The Megawati administration is indeed following the same script as Mahathir under pretext of the global war against terrorism(19). For a start, they are stepping up the repression of secessionist movements in the provinces Aceh and West Papua, both rich in natural resources. Recently the army murdered the leader of the Free Papua Movement (OPM) Theys Eluay and Megawati made clear that every attempt to harm the unity of Indonesia will be crushed by the security forces. Notably the Free Aceh Movement (GAM) is a suitable victim of a coalition against fundamentalism, since important factions in GAM want to establish a Muslim state. In accordance with Mahathir's analysis of an expanding network that seeks to create an Islamic union of states, Jakarta has long expressed concerns that Islamic separatists in Aceh are supplied through Malaysia. Furthermore GAM is qualified as a terrorist organisation through alleged involvement in the bombings in Jakarta. Nevertheless, these claims have not been based on any demonstrable evidence, so it's clear that the central elite is faking evidence to assure its control over the oil-rich Aceh province. Besides, in Aceh itself the Christian minorities are not being harassed, while in Java Christian churches and houses have been burned.

Scott Burchill, a scholar of International Relations at Deakin University in Australia, describes this terrifying repression as follows. "About 6,000 automatic weapons were recently shipped by the TNI to central Aceh, to further arm transmigrants there [who are] already receiving training from the TNI's notorious Kopassus (special forces). Kopassus trained and led the brutal militias of East Timor. The Indonesian government would no doubt argue the training and weapons are for self-defence. But to the Acehnese, these ethnically Javanese militias are just a variation on the thugs that were trained and armed by the TNI in East Timor. (É)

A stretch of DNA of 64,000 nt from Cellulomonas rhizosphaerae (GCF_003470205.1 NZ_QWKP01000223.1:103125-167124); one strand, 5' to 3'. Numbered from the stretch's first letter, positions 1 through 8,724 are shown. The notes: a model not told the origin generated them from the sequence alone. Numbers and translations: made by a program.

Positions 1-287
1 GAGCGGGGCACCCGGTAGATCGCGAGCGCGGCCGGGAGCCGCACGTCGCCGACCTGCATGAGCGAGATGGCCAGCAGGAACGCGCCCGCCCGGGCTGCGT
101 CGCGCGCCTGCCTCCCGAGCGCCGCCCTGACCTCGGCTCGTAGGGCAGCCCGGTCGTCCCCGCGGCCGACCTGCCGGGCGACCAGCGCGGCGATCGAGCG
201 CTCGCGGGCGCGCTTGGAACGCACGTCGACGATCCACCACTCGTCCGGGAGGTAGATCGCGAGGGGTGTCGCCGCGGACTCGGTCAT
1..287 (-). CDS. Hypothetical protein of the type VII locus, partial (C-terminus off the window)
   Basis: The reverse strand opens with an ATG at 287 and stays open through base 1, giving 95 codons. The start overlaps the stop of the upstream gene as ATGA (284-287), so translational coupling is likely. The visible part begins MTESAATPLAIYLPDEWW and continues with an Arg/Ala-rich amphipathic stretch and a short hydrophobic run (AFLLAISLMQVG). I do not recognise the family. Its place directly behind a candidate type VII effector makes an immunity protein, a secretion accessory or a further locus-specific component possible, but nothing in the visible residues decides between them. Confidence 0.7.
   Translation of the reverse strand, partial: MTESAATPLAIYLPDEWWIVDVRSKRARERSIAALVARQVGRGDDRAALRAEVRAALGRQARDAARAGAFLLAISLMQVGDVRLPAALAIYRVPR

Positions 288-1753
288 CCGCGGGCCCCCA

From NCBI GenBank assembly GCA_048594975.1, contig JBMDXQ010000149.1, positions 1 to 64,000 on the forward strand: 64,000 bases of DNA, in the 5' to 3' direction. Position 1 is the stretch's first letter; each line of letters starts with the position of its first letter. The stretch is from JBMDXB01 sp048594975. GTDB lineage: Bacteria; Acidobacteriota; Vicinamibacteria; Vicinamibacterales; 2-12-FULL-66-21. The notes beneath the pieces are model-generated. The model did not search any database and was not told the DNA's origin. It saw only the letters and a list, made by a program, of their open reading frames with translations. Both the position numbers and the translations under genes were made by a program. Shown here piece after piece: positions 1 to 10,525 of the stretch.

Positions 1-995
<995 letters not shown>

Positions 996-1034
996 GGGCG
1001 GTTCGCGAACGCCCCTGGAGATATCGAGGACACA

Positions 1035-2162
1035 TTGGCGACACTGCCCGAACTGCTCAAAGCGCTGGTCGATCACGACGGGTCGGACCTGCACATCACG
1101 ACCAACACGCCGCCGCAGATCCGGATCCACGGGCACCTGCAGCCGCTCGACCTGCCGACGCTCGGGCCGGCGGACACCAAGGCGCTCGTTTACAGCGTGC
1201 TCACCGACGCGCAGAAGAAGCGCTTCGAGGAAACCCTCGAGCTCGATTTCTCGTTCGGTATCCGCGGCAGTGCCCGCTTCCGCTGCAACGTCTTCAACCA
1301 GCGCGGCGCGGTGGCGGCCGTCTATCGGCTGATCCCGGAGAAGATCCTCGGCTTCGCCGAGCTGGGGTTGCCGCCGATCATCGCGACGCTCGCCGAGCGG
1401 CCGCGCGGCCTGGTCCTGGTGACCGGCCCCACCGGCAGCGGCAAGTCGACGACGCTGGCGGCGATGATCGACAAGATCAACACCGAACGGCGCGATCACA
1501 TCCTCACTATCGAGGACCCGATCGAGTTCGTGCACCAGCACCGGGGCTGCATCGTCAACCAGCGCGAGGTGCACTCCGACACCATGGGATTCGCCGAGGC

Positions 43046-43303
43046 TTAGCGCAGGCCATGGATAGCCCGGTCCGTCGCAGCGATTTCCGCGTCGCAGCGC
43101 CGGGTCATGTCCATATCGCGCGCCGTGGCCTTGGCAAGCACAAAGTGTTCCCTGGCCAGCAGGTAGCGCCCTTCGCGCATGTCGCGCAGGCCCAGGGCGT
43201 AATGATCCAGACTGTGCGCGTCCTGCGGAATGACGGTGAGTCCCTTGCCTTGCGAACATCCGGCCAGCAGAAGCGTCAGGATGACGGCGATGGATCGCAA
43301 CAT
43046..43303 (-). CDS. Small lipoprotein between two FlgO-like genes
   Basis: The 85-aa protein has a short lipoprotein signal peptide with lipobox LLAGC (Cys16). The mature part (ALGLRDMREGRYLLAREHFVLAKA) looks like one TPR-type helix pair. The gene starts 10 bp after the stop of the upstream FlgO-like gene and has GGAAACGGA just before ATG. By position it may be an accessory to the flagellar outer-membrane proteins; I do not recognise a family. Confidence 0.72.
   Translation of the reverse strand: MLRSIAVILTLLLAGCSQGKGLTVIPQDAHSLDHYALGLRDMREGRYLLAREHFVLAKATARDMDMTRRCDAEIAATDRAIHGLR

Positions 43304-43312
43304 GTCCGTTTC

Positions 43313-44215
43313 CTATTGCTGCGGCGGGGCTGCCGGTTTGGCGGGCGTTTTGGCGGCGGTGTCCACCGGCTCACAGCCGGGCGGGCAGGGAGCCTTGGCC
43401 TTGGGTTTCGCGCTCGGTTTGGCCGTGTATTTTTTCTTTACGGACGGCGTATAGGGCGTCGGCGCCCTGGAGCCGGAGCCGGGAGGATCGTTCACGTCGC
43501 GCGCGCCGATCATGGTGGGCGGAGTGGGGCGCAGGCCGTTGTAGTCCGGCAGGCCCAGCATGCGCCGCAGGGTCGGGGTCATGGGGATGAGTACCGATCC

"The national police Mobile Brigade (Brimob) also has a high presence. Yet Brimob is hardly 'civilianising' the conflict. In any other country, Brimob would be called the Civil Guard, or the domestic army. I even saw a Brimob post north of the Lhokseumawe, the troubled and violent town near the valuable Arun natural gas field, designated as 'Hunters'. As one TNI Lieutenant-General told me in Jakarta, Brimob had "problems with discipline". Unfortunately, the vast majority of the people hunted and killed by Brimob, and the TNI, are not GAM but civilians. Officially more than 1200 people have been killed this year. Unofficially, including those who have 'disappeared', the figure is much higher, perhaps double. And this does not take into account the persistent use of rape, torture and beatings to attempt to compel compliance. Aceh is less a discontented part of Indonesia and more, like East Timor was, a territory under brutal military occupation. That effectively all Brimob and TNI in Aceh are from elsewhere in the archipelago confirms this impression of occupation(20)."